Talking about things that hurt us: Constructions of Childhood in the TRC

Presented by
Seminar Date
August 18, 2010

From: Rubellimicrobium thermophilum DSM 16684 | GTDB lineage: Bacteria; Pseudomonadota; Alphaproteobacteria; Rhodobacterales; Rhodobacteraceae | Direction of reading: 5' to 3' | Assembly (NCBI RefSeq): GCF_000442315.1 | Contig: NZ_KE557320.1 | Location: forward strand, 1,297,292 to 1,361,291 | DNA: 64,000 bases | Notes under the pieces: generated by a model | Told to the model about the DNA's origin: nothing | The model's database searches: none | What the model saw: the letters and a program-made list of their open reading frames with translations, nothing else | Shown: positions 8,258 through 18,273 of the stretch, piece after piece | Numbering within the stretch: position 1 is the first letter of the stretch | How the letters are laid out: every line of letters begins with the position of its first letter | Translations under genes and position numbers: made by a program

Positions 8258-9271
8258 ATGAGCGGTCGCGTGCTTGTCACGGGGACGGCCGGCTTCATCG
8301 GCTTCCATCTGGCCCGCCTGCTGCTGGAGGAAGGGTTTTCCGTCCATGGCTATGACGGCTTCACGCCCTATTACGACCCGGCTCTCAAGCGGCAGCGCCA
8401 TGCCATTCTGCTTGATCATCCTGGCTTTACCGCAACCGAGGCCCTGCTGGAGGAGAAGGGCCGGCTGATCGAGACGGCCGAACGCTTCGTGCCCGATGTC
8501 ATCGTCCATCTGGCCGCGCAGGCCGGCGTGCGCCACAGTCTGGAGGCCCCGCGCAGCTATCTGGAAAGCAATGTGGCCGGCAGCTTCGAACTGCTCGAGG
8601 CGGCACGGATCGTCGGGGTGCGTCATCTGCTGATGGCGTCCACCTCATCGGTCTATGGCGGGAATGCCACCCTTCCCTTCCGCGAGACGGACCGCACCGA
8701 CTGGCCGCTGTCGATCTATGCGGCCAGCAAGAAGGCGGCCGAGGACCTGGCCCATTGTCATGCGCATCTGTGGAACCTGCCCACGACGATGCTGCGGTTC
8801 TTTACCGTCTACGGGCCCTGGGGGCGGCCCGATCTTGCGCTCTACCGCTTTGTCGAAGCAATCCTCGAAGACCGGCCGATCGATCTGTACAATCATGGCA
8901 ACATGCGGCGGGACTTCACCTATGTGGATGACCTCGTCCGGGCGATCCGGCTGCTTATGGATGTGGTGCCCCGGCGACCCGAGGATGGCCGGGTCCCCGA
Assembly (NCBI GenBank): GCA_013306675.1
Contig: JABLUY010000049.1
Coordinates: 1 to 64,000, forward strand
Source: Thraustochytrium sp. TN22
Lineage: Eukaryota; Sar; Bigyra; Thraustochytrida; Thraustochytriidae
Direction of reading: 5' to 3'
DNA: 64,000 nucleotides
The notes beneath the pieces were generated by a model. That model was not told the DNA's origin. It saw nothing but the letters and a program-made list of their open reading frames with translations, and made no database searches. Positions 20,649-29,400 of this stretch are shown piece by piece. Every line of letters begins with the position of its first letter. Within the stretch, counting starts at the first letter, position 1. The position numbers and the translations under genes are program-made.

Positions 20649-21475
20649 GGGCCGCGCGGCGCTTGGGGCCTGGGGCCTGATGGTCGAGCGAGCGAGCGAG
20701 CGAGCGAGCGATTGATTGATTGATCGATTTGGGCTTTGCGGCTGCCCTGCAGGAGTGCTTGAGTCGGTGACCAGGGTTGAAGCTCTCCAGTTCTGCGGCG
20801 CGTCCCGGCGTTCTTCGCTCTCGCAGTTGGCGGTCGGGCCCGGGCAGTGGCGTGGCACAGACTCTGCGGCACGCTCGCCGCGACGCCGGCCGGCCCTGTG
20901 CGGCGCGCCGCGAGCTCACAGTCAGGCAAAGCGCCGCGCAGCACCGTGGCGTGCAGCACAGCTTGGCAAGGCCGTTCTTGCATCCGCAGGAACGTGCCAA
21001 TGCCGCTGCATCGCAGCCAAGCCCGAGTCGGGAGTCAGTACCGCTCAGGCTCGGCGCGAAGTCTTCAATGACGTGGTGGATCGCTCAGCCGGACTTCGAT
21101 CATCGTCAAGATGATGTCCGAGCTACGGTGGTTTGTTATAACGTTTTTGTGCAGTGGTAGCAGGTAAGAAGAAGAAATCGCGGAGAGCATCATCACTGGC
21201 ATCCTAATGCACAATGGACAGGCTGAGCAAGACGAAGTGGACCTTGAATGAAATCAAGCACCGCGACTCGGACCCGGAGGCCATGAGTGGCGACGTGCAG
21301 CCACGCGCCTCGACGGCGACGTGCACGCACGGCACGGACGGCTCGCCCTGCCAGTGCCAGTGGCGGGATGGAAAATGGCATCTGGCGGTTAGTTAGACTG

As a result of the wide scale abuses against children and their particular vulnerability at the hands of the apartheid state, the TRC’s Special Hearing on Children and Youth sought to establish “a human rights framework for children and young people in order to ensure that they be given the opportunity to participate fully in South Africa’s new democratic institutions.” That process, along with the Commission’s investigation of Winnie Madikizela-Mandela and her Soweto-based Mandela United Football Club (MUFC) demonstrates, however, that participants and observers brought their own frameworks of understanding into the hearing, and within a complex and shifting web of power relations, struggled to bring these understandings to bear on the process, often subverting commissioners’ attempts to impose a new moral order premised upon a shared perception of violence. An examination of the complex constructions of child activist Stompie Sepei reveals a great deal about how childhood has been constructed in South Africa, with all of its specific contingencies and generalizations; how history and narrative are used in different ways, to serve differing interests and agendas, and with consequences that impact the living and the constructions of the dead. It also sheds light into the indeterminacy of everyday life for Africans, and how apartheid succeeded time and time again in making people turn on one another while also uniting them through shared commitments to the call for freedom.
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